Uplifting Black Men Conference
The Student Success Center is eager to announce our 6th Annual Uplifting Black Men Conference that will be held virtually on Saturday, February 27, 2021 from 10 a.m. to 4 p.m. Building upon previous thematic conferences, we have selected “I Got Next” as the theme for this year’s virtual conference. The mission of “I Got Next” is to inspire and empower this generation of Black men to achieve any goals that they want—to promote the importance of the journey and the work associated. This conference will provide a virtual space for participants to plan, execute, and assess their educational and personal goals with the help of renowned presenters.
Our keynote speaker will be Dr. Michael Eric Dyson. Dr. Dyson—a Distinguished University Professor of African American and Diaspora Studies, College of Arts & Science, and Distinguished University Professor of Ethics and Society, The Divinity School, and Centennial Professor at Vanderbilt University—is one of America’s premier public intellectuals and author of over 20 books, including sevenNew York Times bestsellers. A contributing opinion writer for the New York Times, and political analyst for MSNBC, Dyson is recipient of two NAACP Image Awards and the 2020 Langston Hughes Festival Medallion. Former President Barack Obama has noted, “Everybody who speaks after Michael Eric Dyson pales in comparison.”
I Got Next is a call to action, it is a phrase that keeps the dream attainable and focuses one on the goal at hand. Without that, dreams’ purpose are lost, and without purpose, function is lost. No matter where I am or where you are, you have to know that there is always a next step. We want to pose some specific questions to prepare our listeners for today:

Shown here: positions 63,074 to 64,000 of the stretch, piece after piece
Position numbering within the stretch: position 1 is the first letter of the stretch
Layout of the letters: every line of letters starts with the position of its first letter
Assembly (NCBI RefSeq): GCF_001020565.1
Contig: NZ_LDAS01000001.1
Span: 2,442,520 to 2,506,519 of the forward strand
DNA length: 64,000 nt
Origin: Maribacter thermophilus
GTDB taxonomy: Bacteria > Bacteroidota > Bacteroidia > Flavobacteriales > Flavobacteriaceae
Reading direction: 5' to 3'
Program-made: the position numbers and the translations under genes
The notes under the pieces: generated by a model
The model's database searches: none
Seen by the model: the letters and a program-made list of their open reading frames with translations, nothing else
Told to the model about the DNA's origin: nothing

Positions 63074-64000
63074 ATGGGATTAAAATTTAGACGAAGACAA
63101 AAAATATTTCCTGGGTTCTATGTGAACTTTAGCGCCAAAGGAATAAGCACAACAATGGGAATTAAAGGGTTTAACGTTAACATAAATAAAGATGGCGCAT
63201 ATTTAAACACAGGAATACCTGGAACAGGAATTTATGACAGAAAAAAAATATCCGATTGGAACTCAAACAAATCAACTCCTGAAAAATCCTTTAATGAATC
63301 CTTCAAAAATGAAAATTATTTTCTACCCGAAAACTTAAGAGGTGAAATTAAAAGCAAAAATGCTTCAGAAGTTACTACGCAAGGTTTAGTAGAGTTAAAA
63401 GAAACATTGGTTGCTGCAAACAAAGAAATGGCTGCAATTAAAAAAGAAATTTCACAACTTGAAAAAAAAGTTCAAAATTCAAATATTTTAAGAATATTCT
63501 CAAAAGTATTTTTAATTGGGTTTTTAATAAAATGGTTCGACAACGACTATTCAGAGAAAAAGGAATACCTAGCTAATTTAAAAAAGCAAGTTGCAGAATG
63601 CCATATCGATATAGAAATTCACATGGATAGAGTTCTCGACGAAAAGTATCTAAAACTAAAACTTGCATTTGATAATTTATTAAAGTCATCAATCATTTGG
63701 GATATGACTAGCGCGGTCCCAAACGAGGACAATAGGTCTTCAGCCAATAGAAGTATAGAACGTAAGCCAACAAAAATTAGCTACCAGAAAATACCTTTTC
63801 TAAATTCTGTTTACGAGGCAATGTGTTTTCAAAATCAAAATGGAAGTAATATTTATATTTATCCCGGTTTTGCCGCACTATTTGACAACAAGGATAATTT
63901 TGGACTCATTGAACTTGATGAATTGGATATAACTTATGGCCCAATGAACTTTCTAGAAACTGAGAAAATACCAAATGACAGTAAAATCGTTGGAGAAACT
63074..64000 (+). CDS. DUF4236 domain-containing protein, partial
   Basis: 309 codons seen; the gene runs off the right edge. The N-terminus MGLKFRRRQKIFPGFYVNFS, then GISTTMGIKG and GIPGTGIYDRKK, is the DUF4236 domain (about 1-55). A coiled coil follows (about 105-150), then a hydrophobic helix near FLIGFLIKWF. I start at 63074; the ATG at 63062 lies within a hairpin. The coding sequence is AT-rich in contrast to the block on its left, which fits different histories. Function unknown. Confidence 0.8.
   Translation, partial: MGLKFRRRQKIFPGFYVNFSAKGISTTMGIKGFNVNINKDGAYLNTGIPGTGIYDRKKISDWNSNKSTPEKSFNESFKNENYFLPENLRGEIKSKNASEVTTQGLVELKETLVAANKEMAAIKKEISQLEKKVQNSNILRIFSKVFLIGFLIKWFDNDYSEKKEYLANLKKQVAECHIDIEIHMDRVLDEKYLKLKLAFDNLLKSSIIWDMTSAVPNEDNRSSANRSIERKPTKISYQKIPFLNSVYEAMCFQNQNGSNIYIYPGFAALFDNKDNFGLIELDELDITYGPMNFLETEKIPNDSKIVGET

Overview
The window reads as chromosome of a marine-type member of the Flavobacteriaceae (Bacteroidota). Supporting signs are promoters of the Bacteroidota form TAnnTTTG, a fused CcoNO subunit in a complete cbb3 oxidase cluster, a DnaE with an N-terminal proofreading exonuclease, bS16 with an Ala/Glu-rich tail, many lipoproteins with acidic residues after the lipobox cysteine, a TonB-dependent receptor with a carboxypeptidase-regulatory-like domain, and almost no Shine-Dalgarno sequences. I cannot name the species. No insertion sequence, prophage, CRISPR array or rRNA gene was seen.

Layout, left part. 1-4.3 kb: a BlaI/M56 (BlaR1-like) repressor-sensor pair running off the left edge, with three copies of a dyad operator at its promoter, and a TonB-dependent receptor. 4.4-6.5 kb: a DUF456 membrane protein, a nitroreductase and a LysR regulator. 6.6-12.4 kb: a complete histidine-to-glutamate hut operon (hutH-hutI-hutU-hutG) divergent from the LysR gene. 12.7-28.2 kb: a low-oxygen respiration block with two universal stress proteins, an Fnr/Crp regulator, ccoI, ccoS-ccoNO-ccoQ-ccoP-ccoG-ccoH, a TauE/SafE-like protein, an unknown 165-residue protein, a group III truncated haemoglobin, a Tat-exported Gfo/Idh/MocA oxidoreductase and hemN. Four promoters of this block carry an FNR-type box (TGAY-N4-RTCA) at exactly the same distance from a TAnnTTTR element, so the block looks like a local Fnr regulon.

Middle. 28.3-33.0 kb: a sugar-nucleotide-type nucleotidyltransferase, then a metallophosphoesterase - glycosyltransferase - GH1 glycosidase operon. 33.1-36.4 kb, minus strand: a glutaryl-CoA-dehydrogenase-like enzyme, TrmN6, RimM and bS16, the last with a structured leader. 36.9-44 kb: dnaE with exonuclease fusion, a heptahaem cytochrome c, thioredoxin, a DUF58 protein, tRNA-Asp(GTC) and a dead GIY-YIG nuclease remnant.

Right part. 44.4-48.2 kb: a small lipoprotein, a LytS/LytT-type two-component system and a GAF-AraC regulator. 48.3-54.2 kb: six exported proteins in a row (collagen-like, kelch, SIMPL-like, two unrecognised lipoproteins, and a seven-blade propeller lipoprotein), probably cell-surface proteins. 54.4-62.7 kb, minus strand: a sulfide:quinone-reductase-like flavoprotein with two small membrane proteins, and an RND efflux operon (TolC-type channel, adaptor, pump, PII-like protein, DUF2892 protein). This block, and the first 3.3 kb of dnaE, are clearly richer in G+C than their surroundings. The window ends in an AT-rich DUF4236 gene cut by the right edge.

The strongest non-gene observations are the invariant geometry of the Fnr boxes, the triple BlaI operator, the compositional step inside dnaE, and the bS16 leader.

- How do you prepare for the next game?
- What game are you playing? (Either athletic or life situation)
- What is the next step?
These questions and scenarios play a vital role in preparing you for the next steps in life. It’s more than just a game. It’s applicable to life, and the journey awaits. Collectively, we curated a theme to describe the preparation, planning, and execution necessary to master life’s journey.
Friday, February, 26, 2021
Registration coming soon
*To attend both Welcome and Live Keynote, you must register for the conference.
|Saturday, February 27, 2021|
|10:30 a.m.||Welcome Session led by Dr. Kimberly Smith, Associate Vice Provost, Student Success Initiatives; Deseria Creighton Barney, President VA Tech Alumni Association Board of Directors; and Dr. Michael R. Williams, Assistant Director, Student Success Center
|11:00 a.m. - 12:00 p.m.||Concurrent Session Track 1|
|12:00 - 12:30 p.m.||Break|
|12:30 - 1:30 p.m.||Concurrent Session Track 2|
|1:30 - 2:00 p.m.||Break|
|2:00 - 3:00 p.m.||Live Keynote led by Dr. Michael Eric Dyson
|3:00 - 3:30 p.m.||Break|
|3:30 - 4:30 p.m.||Concurrent Session Track 3|
|4:30 - 5:00 p.m.||Break|
|5:00 - 5:30 p.m.||Networking Group Session|
The Culture Misfit: Being a Black Man in Tech and Unfiltered Tips to Create Wealth in the Industry